Once upon a time, there was a “fair” maiden, during my high school days, whose aunt told her that she was wasting her time on me—someone who would not amount to much. The next time it happened, it was more my fear of rejection by a “fair” damsel at college who came from a solid middle class family. My environment had conditioned me to think small and stay in my place—racially and socially (until my early twenties).
BSSE: How does it relate to what happens in your story?
Bob: Francesca is buffeted by and witnesses the behavior of people who believe in white supremacy. Just as I was, she was taught at an early age what was expected of her race and class and what she must do to survive and thrive.
BSSE: What are some of the rules or prejudices you’d like to see changed about your subject?
Bob: I hope that someday, we will be able to move out of our comfort zones and reach out to others who do not look the same or believe the same. It is my hope that someday, we can engage, walk in each other’s shoes and supplant common stereotypes. Perhaps, someday we will find ways to move pass racism and classism.
BSSE: How did you do your background research?
Bob: My research was both primary and secondary. I used the memories of senior citizens to learn which book sources or letters to trust or ignore. In museums and libraries, I found books and documents that led to more books and documents.
Though not required, each of my novels has a bibliography on its web page.
BSSE: Where do you research information for your books?
Bob: I use history books, letters, and interviews. I also use government agencies–State Parks, the National Parks Service, the Smithsonian Institute, museums, public libraries, the Library of Congress, universities, state archives, the National Archives, and of course, the Internet.
BSSE: How has the community responded to your work?
Bob: So far, my first two novels have received five-star reviews.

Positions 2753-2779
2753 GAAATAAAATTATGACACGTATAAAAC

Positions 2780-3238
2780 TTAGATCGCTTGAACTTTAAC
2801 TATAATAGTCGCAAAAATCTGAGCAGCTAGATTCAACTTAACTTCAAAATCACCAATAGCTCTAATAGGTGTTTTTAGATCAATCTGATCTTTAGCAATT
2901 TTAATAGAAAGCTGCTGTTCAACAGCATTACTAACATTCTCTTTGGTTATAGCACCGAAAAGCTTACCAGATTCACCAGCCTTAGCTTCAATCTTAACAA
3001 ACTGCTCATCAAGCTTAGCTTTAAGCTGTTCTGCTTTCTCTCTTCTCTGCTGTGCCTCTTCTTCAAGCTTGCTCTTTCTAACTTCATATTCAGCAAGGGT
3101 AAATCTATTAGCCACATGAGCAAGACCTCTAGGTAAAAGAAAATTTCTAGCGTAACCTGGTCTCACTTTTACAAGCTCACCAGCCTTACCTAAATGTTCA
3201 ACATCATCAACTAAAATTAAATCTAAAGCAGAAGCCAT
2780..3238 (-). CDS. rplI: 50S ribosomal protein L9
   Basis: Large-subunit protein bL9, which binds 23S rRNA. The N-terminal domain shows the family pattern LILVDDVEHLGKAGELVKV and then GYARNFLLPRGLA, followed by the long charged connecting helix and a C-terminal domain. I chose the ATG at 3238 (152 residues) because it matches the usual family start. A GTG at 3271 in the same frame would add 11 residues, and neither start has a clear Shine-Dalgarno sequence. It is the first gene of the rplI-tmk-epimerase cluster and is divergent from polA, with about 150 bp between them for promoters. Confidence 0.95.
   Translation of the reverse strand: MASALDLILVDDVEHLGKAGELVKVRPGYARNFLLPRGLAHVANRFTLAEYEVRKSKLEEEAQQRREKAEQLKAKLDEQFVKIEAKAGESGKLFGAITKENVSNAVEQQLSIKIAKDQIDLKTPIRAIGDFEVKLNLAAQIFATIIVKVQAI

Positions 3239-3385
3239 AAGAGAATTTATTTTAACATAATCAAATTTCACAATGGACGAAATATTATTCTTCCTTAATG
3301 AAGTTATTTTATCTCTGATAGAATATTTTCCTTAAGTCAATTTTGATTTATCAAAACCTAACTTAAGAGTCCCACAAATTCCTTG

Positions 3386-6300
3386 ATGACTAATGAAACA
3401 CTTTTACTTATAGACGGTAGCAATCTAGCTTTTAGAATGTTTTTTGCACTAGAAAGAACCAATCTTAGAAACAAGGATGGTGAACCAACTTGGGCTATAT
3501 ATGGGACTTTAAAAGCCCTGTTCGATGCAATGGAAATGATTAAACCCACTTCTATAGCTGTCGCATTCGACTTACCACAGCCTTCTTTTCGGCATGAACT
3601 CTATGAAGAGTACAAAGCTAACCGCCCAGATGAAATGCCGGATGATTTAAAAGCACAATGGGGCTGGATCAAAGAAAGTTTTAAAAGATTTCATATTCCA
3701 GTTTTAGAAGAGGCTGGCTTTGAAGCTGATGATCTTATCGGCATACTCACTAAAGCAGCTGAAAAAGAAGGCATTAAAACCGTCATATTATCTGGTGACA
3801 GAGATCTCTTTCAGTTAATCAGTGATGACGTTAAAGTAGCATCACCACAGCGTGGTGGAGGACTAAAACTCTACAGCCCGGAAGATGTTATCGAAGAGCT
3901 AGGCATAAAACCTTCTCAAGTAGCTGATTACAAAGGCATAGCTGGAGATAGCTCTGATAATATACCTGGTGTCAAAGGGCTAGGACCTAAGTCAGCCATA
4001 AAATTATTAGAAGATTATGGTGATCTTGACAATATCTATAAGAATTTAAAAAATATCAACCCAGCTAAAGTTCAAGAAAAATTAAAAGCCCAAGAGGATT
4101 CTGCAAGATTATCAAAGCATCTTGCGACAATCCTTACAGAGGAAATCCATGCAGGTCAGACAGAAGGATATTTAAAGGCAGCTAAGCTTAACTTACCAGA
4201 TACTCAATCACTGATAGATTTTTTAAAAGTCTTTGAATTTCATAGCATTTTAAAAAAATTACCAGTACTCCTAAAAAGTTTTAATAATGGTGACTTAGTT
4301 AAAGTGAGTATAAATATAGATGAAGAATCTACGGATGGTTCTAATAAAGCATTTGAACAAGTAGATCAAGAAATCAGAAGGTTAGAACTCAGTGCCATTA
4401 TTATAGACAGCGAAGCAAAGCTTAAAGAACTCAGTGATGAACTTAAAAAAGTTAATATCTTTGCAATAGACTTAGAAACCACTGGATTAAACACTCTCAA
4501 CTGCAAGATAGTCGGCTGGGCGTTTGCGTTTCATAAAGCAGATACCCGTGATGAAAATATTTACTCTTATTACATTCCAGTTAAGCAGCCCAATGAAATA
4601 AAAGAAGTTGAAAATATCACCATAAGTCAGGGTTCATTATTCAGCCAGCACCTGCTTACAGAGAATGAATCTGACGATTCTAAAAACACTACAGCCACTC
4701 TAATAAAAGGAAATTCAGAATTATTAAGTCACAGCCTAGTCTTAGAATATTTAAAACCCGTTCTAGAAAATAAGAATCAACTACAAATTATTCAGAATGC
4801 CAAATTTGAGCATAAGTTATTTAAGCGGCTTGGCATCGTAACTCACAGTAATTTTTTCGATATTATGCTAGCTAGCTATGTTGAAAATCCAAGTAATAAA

BSSE: How did your work on this get started?
Bob: The Laced Chameleon was born in long discussions with my editor about her and my experiences with Jim Crow. We both knew the mulatto and quadroon stories. I decided to dramatize what we knew.
BSSE: Where do your characters come from?
Bob: Francesca Dumas, the protagonist in The Laced Chameleon, came from a previous novel, First Dark, in which she was identified as a New Orleanian. My novels are dialogue-driven and based on drama in the lives of ordinary people. The main characters are composites based on my research. The minor characters are caricatures of people I have met or observed over many years. Their names match the time period in which they lived and are sometimes taken from members of my family. Infrequently, I include names for characters requested by readers.
BSSE: What do you find to be most exciting about the people in your books?
Bob: I find discovery to be very exciting.
In New Orleans after photographing the old Orleans Ballroom, I happened upon a sidewalk plaque commemorating Mother Henriette Delille, the founder of The Sisters of the Holy Family. That discovery led to an interview with the order’s historian and more books about the period in which The Laced Chameleon is set.
On another occasion, while researching the construction and capacity of freight wagons used by merchants before the railroads went very far west, I learned that a former slave and carpenter from Kentucky, by the name of Hiram Young, formed a successful company in Missouri and built wagons. In addition to merchants and freighters, he built wagons for the Union Army.
BSSE: How did you get your start in writing?
Bob: My inspiration to write came from a 1991 flyer announcing a new painting by the late artist-historian, Don Stivers. Don depicted a young 19th century African American cavalryman walking beside his horse. As I held the flyer, I remembered how strange it felt to have graduated from a university and not have heard of the Buffalo Soldiers until 1967 when I was assigned to the Tenth Cavalry in Vietnam. Holding the flyer, I said aloud, “This man’s story ought to be told.”
BSSE: What, if anything, lit the “spark” to get you started and keep you motivated?
Bob: In a word, it’s remembrance. I hope my novels will entertain and inform this and future generations of our past. I hope my descendants and their peers, for years to come, will discover and remember that we had ancestors who, with meager means, established thriving businesses.